|Image from Mish Sedlock's essay|
Mish Sedlock has a very good essay over at Zerohedge about Cook County, Illinois's loss of population.
His underlying thesis is that governmental units will not be able to tax their way out of their budget problems. This is not a Laffer Curve argument. This is a votes-with-their-feet argument.
The Laffer Curve is based on the belief that high marginal tax rates reduce economic activity because it shrinks the marginal gain (profit) from incremental activity. As a kid you might have been willing to do ten pushups for a fudgesicle. How many pushups would you be willing to do if the fudgesicle already had four large bites already taken out of it? Probably not ten.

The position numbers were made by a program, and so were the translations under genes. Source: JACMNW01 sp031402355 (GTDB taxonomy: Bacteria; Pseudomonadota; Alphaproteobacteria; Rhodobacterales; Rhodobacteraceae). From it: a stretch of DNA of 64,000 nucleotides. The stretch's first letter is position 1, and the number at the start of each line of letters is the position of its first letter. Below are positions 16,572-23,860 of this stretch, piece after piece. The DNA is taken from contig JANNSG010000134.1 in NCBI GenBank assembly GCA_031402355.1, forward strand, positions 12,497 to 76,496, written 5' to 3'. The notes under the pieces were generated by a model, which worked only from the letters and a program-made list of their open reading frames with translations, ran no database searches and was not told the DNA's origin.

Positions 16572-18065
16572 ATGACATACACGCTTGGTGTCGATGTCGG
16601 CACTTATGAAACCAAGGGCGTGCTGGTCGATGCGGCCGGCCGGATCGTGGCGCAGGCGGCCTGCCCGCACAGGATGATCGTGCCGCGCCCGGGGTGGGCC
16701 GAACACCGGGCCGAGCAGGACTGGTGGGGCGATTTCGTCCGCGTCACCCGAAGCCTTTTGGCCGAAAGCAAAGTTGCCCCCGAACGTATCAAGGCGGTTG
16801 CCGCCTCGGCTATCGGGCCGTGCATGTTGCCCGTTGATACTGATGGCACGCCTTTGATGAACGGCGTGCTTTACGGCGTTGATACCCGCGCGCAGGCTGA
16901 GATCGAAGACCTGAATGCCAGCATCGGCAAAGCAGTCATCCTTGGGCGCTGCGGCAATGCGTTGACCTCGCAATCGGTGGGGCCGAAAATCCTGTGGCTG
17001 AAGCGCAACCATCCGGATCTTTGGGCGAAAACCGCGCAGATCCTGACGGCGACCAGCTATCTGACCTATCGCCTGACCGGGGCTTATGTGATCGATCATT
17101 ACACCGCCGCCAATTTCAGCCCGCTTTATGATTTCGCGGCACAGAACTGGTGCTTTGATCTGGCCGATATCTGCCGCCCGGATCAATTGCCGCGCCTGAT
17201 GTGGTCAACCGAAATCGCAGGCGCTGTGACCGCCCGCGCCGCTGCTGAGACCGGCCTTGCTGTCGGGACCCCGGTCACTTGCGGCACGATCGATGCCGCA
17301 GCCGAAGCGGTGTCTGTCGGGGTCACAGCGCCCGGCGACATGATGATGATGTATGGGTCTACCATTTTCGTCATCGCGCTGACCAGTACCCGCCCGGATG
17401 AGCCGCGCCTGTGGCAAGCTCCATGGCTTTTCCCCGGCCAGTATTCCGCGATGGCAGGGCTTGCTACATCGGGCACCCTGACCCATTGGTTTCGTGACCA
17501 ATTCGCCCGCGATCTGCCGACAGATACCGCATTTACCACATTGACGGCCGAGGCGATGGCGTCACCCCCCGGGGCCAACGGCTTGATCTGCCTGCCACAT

I think it is a great essay but have a couple of issues with Mish's chart.
|Charted with a Log scale, Cook County, Ill and Wayne County, Mi.|
|New York City 1903|
|New York City, 1913.|
Cook County has a more diverse economy. The county grew but not as explosively (in percentage terms) as Wayne County.
While some might take heart in the fact that Cook County population pretty much plateaued post-1970 (as opposed to dropping), it should be noticed that the only other time Cook County showed a decade-on-decade flatline was the 1930s when the country endured a depression.
Predicting implosions is tricky business. Observers can document the potential energy but they cannot predict the triggering event. Cook County (and Illinois) could be on its knees in 2018 or it could stumble along for another thirty years.